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The stories of our dear departed keep them with us

By Father Steve Porter, STL

 Loving our loved ones once they’ve moved on ... As Catholics we very firmly believe that death is not the end, that there is hope, and that that hope lies in Jesus Christ, and only in him—he is the resurrection, and the life. Eat and drink, as he commands us, and we shall live forever—that’s the promise he made, and I believe it! Our faith says that our loved ones are with God, yet our heart says, “ouch,” our loved ones are not with us ... anymore.

 But we are still here, and our hearts ache when the one we loved is not “here” as well, at least “here” in the sense that we want them to be. The quiet moment, the hug, the shared coffee (or something stronger!), the plan for the vacation, or Thanksgiving dinner, these are all different now. How I remember the old times, when we ... And that’s (right there is the clue) how to do it now, when all is so different. Remember the memories!

 Talk, and tell the stories, and if the stories make you cry, tell them anyway. St. Ignatius of Loyola tells us that when we have no more words to pray our tears are our prayers. If the stories make someone else cry, let them cry, but tell the stories anyway. When we share the lives of loved ones, it’s as if the loved ones are with us still, and sure in the early days we are sad and maybe cry, but as we tell the stories the loved ones live on in our hearts and our minds, and we remember more and more the fun, the life, the joy we had with them and less and less the pain of their passing.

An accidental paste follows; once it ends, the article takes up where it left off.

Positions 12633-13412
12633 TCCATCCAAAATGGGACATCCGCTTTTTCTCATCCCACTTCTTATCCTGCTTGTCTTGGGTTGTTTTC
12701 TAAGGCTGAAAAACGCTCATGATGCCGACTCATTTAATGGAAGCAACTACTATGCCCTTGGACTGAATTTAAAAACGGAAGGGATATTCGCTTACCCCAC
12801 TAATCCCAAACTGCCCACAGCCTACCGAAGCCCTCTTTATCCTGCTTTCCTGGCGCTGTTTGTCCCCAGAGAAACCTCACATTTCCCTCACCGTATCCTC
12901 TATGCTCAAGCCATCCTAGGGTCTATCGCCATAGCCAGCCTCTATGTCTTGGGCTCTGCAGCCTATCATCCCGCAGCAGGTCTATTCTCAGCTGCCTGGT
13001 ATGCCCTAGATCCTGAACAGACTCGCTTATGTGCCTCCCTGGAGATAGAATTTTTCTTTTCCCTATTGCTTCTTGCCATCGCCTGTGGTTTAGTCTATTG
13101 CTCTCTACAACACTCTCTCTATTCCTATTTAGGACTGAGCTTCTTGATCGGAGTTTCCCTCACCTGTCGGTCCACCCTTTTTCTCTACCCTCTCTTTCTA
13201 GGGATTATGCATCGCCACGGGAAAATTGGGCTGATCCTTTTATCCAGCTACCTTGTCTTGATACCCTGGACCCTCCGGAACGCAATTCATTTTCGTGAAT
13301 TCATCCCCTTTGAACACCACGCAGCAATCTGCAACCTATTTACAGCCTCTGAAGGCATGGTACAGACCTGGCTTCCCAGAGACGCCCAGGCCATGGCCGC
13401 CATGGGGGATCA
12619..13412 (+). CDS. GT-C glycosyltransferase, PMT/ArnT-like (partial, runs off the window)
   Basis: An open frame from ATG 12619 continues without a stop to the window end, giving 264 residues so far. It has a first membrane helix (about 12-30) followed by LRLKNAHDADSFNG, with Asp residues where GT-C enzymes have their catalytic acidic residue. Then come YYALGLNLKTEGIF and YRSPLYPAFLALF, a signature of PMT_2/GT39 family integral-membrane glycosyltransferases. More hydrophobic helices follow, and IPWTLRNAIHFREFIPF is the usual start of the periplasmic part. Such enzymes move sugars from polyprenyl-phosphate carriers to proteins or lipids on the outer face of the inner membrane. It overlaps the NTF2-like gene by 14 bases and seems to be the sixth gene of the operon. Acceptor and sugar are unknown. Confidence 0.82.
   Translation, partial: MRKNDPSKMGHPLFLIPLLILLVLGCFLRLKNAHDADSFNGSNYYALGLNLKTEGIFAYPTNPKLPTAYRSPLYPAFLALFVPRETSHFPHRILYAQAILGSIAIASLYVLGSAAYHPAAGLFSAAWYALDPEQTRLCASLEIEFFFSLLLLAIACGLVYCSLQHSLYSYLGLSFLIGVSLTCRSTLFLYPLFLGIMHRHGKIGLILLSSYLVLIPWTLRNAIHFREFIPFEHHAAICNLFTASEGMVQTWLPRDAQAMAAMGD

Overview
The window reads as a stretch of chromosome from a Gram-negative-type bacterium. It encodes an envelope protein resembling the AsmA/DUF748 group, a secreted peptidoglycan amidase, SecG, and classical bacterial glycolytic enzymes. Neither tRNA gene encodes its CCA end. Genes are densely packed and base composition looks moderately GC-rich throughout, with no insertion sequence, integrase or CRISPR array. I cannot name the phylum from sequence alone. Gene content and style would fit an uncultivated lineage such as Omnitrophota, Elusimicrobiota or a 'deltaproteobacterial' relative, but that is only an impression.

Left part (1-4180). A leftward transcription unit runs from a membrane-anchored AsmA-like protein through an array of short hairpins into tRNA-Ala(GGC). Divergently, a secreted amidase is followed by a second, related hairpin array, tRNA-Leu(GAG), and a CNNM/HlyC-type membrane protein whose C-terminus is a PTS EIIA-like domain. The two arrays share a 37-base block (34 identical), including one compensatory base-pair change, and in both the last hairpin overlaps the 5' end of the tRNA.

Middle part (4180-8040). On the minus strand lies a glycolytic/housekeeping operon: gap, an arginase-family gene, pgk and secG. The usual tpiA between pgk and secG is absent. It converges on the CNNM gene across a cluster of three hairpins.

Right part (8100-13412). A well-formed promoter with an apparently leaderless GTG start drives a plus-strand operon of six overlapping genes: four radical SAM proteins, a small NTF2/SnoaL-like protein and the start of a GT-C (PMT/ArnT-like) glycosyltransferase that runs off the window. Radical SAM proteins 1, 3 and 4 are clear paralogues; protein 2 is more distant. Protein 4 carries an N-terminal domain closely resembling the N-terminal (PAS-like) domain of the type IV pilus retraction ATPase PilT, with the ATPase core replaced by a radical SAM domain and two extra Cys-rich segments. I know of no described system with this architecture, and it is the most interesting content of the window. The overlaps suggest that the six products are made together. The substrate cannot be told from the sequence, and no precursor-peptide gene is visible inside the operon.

And don’t exclude the loved ones from the conversation, tell their stories as if they are still with you, and chat with them as much as with others about their lives, their loves, and their passions—what motivated them? What kept them going, through thick and thin?

 The earliest members of the Church did that after Jesus’ ascension. He’d returned to his Father in heaven, leaving them the “ethereal” Holy Spirit, and the command “get going, you’ve got work to do!” Peter might turn to Thomas and say “do you remember that night when he was preaching up a storm, and it was getting late, and we tried to get him to stop so the people could go and get some food?” 

 “Yes, I do” said James, and Thomas said “he looked at us with those big brown eyes, and said ‘why would you send people away from me? Give them what food you’ve got.’ ” And then Martha said “there’s a kid here with two sticky dried fish and five tortillas, even I couldn’t stretch that for so many.” And we all know how the story turned out, it’s all in the Gospels, (well, maybe not the Martha bit) and as Christian people we still tell the stories of Jesus, and we remember the joy, the peace, the hope of his presence in his stories. And we all talk to Jesus still, don’t we? We call it officially “praying,” and we have formal prayers (the Mass, the Rosary, Novenas, Devotions…) but don’t forget the chit-chat, the jokes, the little everyday things. We love it when our friends share their lives with us, don’t we? Share your life with your loved ones still, include them in all things, just as you do with Jesus.

 So, when we tell the stories of the ones we’ve loved, they live on with us, their love, their care, their laughter, even perhaps their admonitions, live on and fill us with hope.

 Our Diocese urges us to live “that people’s lives be filled with hope.” That we be the best Christians that we may be, those who are filled with Christ – of course – but who never forget those whose influences have filled our lives with hope. And that we share their experiences, their strengths and their hopes with others that, together, our world be transformed by Christ’s love as shown to us in the lives of those we’ve loved, and not lost, even if for a while it’s just not the same.

 We are still one family—here and there—sisters and brothers of each other, when we include our loved ones still, we shall not forget them. May their memory be eternal!


 Father Steve Porter is Parochial Vicar at St. Kateri Tekakwitha Parish in Beaumont-Banning.